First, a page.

Minchinhampton’s Long Stone
Between Cirencester and Stroud lies the picture perfect Cotswold Town of Minchinhampton. And just past Holly Bush Farm, a magical stone is positioned. The Long Stone is an ancient monument thought to mark the burial site of a Celtic Chieftain. According to local lore it is said to have strong supernatural associations. Mothers treated their children for smallpox or rickets by passing them through the Gap in the Stone.
The enormous rock moves from the field in which it stands, always at midnight and occasionally it wanders into Minchinhampton to drink from the local spring. Legend also says that the rock contains pure gold and that it’s guarded by a ferocious ghost perhaps a large spectral dog or wolf of some kind.
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Between Cirencester and Stroud lies the magical Cotswold village of Minchinhampton.
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The ancient Roman town of Cirencester is the capital of the Cotswolds. In those ancient times, the place thrived as the second-largest town in England. The King’s head is right in the city center and home to a resident ghost. It’s possible that this place stands on the spot of what was once a Roman staging post. It’s most famous ghost is that of a shadowy monk apparently with no face, most commonly seen on the stairs. One staff member’s encounter with him led to her quitting her job in fright.
It’s also home to a ghostly Cavalier, thought to be a casualty of a skirmish that took place in 1688 between supporters of William of Orange and those of the Stewarts. A man called Whitelock was hit by a musket ball and later died there. The room where he perished was named the Whitelock suite in his honour. On one occasion a terrified employee looked up from his work to see the phantom Cavalier pointing a pistol at his head. Strange noises, hurled objects, and a mysterious fireball have also been reported in the room.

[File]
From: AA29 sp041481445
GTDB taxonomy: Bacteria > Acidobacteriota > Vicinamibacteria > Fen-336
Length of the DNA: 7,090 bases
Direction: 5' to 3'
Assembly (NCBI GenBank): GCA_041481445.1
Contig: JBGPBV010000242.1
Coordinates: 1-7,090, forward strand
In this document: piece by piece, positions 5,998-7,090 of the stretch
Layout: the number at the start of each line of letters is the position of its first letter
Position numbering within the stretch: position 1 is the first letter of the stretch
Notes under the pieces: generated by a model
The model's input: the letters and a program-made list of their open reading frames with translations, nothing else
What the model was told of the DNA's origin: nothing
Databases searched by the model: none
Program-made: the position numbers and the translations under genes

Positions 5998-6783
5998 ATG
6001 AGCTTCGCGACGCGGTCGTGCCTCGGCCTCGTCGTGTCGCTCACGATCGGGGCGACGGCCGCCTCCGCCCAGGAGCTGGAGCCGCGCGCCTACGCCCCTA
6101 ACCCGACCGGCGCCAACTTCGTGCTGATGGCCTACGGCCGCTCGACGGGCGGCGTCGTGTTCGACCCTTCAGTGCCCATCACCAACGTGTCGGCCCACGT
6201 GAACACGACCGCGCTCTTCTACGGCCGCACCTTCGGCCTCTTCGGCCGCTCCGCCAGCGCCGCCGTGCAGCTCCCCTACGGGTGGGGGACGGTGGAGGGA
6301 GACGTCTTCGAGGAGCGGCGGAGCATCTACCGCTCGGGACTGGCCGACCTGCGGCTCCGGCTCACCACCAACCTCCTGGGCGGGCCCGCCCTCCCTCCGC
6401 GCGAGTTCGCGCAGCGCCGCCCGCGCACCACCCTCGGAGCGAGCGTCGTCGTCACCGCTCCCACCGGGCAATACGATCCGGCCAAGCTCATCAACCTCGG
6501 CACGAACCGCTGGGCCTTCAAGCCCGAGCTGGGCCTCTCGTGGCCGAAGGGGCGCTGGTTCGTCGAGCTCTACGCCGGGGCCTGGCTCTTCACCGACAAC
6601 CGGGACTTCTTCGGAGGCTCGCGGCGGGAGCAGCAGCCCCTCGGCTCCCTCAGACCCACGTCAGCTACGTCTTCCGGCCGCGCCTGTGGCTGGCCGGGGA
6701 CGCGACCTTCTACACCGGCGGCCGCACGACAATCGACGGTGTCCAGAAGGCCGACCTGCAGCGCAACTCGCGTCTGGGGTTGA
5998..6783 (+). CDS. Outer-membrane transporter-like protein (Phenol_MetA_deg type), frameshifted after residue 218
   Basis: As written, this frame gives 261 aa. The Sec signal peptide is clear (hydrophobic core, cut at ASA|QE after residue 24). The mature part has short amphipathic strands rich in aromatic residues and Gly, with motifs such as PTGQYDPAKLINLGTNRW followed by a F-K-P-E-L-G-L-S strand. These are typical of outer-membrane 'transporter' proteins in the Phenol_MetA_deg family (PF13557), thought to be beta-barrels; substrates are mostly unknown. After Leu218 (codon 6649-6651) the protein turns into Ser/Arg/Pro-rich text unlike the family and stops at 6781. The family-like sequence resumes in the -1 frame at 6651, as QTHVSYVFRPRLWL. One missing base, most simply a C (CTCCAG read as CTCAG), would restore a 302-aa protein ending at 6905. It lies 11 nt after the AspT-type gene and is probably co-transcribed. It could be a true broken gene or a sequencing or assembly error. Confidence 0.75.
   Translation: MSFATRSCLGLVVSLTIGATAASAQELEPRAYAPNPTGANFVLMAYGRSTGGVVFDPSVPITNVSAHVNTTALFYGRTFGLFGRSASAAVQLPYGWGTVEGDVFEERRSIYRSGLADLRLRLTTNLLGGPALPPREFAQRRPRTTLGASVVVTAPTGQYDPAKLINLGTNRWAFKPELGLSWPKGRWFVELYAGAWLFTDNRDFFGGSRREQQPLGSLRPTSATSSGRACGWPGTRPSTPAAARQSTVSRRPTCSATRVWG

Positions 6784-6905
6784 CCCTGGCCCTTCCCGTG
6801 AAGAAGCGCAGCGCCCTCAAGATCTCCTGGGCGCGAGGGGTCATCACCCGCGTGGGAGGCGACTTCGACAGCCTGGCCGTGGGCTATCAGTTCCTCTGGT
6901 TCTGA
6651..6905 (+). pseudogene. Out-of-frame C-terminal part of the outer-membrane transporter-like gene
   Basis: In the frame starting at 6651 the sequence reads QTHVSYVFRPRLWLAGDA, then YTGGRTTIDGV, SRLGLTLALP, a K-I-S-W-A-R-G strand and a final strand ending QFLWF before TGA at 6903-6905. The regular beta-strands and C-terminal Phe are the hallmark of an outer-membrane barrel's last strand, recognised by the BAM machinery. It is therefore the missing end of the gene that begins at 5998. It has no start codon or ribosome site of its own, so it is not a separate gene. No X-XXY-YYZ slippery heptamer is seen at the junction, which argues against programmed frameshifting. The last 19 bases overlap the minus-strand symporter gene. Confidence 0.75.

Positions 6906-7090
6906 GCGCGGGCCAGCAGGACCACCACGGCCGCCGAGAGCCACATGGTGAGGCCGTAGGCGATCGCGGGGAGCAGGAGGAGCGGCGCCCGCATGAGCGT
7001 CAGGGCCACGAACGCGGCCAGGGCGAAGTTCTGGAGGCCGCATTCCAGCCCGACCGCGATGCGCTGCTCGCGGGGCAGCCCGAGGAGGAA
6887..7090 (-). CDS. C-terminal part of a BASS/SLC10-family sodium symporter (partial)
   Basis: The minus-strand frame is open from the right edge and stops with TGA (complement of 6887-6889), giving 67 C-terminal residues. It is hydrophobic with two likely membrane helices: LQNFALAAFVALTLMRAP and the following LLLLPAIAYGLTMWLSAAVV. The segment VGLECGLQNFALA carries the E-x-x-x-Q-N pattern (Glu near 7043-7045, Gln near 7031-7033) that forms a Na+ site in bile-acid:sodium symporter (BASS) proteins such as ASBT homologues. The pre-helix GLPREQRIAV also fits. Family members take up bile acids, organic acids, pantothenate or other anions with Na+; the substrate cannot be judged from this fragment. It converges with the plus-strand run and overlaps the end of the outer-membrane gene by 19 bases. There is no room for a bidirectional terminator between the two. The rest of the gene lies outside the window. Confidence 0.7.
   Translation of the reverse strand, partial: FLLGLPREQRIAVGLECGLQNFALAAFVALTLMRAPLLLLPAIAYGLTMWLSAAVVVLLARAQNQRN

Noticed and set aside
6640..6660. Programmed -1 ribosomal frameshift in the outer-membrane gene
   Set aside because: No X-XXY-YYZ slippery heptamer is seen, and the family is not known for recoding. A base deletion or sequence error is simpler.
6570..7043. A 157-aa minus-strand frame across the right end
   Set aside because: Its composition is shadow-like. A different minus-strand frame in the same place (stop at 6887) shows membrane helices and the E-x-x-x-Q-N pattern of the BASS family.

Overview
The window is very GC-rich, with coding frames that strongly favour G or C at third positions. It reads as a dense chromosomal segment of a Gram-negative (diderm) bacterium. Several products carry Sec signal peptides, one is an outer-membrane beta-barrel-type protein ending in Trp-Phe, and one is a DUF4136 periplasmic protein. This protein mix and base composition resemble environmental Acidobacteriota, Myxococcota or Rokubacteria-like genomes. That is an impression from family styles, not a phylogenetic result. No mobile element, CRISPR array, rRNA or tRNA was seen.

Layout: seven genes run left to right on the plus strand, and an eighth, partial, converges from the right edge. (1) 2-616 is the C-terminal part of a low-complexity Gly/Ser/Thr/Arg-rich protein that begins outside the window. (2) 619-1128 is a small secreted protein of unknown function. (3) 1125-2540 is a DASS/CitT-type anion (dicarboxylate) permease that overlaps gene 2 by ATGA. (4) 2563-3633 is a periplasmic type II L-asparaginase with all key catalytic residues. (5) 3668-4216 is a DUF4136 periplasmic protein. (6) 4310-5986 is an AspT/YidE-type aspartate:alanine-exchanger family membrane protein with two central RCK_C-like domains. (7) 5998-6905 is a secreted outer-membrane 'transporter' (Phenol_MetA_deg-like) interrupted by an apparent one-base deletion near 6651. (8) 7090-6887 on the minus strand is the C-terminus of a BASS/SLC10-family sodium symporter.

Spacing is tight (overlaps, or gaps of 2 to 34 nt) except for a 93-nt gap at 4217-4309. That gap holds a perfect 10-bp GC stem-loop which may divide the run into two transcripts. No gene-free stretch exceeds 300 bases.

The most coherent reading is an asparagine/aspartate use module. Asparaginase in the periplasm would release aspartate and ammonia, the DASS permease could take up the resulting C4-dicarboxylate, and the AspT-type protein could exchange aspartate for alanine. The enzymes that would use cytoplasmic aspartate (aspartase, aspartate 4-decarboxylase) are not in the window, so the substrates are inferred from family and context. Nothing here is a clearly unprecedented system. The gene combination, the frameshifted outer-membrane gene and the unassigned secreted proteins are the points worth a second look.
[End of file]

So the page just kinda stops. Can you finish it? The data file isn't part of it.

Not far away just past the Church of the old Abbey grounds, there have been several reports of an old gentleman dressed in Victorian clothes walking towards the river after dark and inevitably phantom monks have been spotted in the area too.
The capital of the Cotswolds is well worth a visit whether or not you’re a fan of spooky tales.
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A country pub, with flagstone floors, beamed ceilings, and log fires.
A perfect cup of tea, roasted coffee, and delicious home-baked cakes.
A leisurely lunch or relaxed evening meal of locally sourced ingredients.